Earlier this month, I wrote a piece for Minority Mindset related to autarchy and the need to reinvent both labor and retirement.
In our recent internal discussions, we at Society of Epicurus talked about how unfairly Epicurean philosophy has been treated by one of the most prominent scholars who today writes about EP: Martha Nussbaum. It turns out we are not the only ones who are beginning to very loudly object to Nussbaum’s work. Dr. Elena Nicoli, of Radboud University, has put together a presentation titled “The Pleasure of Knowledge: Reassessing Nussbaum’s Interpretation of Epicurus“.
The presentation focuses on Nussbaum’s accusation that the Epicurean school discourages critical thinking and independent investigation in favor of dogmatism. In defense of the Epicureans, Dr. Nicoli presents VS 27 and 41, which say that knowledge is a source of pleasure–or rather, that pleasure and knowledge come together–to the Epicureans:
The benefits of other activities come only to those who have already become, with great difficulty, complete masters of such pursuits, but in the study of philosophy pleasure accompanies growing knowledge; for pleasure does not follow learning; rather, learning and pleasure advance side by side. – Vatican Saying 27
At one and the same time we must philosophize, laugh, and manage our household and other business, while never ceasing to proclaim the words of true philosophy. – Vatican Saying 41
She also shares a few other quotes, including ones from Lucretius where he praises the scientific study of nature and declares it necessary. But these quotes can be traced all the way to the first Epicureans and have their source in the Principal Doctrines 10-13 of the founders, which teach that it is impossible to live a pleasant life without at least a basic grasp of scientific understanding of the nature of things, and these teachings are echoed by the third Scholarch Polystratus, who argues that when people seek virtue without studying nature, their virtue comes to nothing and degenerates into superstition and arrogance–that is, fanaticism, which is what we still see today in many organized religions.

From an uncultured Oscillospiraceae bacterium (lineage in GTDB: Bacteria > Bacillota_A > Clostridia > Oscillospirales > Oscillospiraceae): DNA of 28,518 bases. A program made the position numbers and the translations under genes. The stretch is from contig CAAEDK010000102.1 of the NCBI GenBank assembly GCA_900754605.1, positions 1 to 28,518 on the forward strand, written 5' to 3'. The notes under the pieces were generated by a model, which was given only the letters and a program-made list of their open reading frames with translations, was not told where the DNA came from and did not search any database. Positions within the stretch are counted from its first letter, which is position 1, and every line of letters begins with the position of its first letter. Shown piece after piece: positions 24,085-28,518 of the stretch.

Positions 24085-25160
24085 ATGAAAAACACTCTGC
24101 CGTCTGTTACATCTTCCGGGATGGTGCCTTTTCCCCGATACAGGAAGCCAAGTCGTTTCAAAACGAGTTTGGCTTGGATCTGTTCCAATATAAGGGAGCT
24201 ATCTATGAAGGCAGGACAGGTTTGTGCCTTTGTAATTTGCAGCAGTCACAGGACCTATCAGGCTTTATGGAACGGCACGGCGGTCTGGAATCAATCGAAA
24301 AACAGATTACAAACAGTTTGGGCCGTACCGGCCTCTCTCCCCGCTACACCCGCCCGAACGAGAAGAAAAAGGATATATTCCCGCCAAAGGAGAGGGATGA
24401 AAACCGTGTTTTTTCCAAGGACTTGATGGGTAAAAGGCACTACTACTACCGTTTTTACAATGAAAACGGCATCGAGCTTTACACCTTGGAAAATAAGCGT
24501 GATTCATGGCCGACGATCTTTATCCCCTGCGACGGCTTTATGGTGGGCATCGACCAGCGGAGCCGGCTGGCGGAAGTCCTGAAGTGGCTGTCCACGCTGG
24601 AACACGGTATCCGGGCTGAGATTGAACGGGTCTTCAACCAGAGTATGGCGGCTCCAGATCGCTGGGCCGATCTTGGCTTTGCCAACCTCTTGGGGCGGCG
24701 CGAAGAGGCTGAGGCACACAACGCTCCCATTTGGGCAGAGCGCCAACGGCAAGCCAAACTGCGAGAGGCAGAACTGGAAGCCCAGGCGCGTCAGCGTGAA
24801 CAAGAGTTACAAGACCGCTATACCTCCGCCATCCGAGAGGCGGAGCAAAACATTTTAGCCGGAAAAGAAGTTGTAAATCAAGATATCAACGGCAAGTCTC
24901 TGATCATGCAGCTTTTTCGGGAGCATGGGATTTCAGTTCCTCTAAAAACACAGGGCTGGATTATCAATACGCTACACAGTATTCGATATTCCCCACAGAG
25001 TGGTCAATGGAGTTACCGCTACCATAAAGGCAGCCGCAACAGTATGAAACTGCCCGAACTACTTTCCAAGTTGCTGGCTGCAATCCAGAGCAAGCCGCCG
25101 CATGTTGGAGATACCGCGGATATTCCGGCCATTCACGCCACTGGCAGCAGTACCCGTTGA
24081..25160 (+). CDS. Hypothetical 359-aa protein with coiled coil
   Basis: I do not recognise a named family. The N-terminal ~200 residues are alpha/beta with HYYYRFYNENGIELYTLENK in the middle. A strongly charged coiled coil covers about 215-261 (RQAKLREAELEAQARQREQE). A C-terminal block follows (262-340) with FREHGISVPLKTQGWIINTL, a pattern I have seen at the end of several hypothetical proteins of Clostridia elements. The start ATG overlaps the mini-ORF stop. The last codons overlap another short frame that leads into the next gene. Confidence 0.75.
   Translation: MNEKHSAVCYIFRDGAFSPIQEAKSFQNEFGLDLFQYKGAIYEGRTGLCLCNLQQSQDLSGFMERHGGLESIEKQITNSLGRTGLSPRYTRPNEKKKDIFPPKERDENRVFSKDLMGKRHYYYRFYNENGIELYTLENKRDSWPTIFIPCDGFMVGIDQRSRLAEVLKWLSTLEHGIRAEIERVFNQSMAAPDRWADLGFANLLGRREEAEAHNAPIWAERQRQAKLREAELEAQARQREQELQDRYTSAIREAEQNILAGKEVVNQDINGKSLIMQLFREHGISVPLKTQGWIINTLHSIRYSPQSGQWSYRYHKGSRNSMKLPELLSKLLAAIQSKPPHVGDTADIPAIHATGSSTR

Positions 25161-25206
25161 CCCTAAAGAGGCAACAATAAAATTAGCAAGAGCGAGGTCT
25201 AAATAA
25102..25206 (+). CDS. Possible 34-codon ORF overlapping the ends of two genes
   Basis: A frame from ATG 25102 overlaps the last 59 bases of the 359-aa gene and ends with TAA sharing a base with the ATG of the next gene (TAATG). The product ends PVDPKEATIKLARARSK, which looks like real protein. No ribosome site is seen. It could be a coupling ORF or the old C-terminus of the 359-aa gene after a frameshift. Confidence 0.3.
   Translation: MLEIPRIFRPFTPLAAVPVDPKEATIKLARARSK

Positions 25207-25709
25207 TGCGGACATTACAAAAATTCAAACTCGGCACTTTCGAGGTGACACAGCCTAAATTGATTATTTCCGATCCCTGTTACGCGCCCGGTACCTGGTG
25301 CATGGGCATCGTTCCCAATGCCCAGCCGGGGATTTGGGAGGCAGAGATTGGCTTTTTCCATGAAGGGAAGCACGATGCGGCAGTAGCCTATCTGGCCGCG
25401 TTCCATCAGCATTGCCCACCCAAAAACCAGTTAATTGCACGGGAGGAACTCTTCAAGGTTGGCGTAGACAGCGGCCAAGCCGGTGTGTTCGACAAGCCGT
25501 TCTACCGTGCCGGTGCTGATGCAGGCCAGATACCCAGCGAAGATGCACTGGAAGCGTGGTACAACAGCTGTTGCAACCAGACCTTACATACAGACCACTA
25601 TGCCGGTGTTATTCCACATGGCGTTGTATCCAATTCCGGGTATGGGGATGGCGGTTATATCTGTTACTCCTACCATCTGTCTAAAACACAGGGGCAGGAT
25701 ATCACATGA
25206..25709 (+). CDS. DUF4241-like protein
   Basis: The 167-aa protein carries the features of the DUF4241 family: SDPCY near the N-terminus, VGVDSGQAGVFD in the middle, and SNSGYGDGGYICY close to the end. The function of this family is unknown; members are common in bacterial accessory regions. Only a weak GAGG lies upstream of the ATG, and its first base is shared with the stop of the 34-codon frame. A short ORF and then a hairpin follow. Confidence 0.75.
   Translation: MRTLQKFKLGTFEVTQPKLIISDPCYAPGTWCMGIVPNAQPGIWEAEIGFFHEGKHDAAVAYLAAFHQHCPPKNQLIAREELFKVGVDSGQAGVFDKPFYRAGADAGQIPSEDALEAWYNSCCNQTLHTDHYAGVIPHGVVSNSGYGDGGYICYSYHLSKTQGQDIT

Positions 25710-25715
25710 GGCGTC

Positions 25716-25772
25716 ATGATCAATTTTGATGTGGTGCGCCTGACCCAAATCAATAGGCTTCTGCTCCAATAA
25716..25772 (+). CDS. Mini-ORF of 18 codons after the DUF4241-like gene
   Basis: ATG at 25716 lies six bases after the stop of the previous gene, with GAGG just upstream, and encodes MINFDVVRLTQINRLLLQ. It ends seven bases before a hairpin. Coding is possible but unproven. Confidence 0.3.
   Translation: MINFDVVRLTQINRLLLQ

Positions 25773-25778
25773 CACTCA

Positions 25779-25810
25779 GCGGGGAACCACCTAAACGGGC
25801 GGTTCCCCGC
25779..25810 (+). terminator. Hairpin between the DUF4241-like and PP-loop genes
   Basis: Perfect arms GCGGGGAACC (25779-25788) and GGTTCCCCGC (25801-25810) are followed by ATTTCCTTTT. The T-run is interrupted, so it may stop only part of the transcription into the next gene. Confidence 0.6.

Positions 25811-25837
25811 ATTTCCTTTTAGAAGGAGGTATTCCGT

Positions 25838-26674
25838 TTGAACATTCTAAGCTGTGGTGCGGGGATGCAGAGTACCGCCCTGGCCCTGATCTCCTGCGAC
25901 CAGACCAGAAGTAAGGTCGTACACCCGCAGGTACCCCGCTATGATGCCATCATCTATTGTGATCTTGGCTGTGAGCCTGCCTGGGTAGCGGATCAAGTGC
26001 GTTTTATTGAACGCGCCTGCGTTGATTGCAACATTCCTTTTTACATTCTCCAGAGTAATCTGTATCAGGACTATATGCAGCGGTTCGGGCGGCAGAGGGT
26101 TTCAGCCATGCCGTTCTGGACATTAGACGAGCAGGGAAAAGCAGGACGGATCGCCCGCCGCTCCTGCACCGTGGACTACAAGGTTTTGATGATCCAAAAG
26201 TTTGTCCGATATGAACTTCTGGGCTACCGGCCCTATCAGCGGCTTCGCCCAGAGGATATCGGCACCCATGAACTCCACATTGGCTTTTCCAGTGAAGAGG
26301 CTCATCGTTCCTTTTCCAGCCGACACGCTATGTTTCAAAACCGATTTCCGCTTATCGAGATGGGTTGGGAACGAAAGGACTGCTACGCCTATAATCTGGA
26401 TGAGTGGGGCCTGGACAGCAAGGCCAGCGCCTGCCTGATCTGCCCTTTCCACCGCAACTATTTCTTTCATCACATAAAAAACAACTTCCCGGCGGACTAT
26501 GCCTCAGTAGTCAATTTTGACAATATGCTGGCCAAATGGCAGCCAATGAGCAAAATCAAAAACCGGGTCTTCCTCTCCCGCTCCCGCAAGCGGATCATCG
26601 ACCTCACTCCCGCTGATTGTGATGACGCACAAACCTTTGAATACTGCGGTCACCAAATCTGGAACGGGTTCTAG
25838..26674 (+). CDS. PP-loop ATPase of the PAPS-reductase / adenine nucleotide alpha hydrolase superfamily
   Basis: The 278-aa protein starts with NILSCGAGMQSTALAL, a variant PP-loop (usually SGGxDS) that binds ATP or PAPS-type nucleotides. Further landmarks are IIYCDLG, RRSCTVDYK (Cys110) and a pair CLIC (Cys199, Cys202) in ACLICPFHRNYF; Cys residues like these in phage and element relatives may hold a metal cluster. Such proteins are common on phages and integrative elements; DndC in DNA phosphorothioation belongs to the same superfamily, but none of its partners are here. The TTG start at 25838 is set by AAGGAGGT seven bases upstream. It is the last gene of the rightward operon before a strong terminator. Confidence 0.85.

It is impossible for someone to dispel his fears about the most important matters if he doesn’t know the nature of the universe but still gives some credence to myths. So without the study of nature there is no enjoyment of pure pleasure. – PD 12
Dr. Nicola also argues that the utilitarian and therapeutic use of philosophy does not impede, but rather indeed requires, that we study the nature of things. One thing that she fails to point out, but for which these discussions might have provided a good opportunity, is that Epicurean ethics assigns a goal to knowledge–pleasant living–and that, in doing so, a hierarchy is created of the types of knowledge that are highly desirable, versus those that are of lesser value. Knowledge that adds to human health and happiness is of the higher type. We place less value in knowledge that leads to useless and idle pursuits, than in knowledge that leads to happiness, health, and self-sufficiency–because these things are necessary for a pleasant life. What philosophy furnishes to science and the pursuit of knowledge is an ethical goal: pleasure. Only philosophy is equipped to assign ethical dimensions to science and knowledge.
These are important arguments that, for many years, we have been attempting to address, and we’re very happy that Dr. Nicola has produced a much-needed defense of Epicurus from attacks by prejudiced academics like Nussbaum, who is often one of the main prisms through which many academics study Epicurean philosophy. We are happy to see that a diversity of voices is emerging in academia, among whom the counter-history of philosophy is beginning to find a voice.
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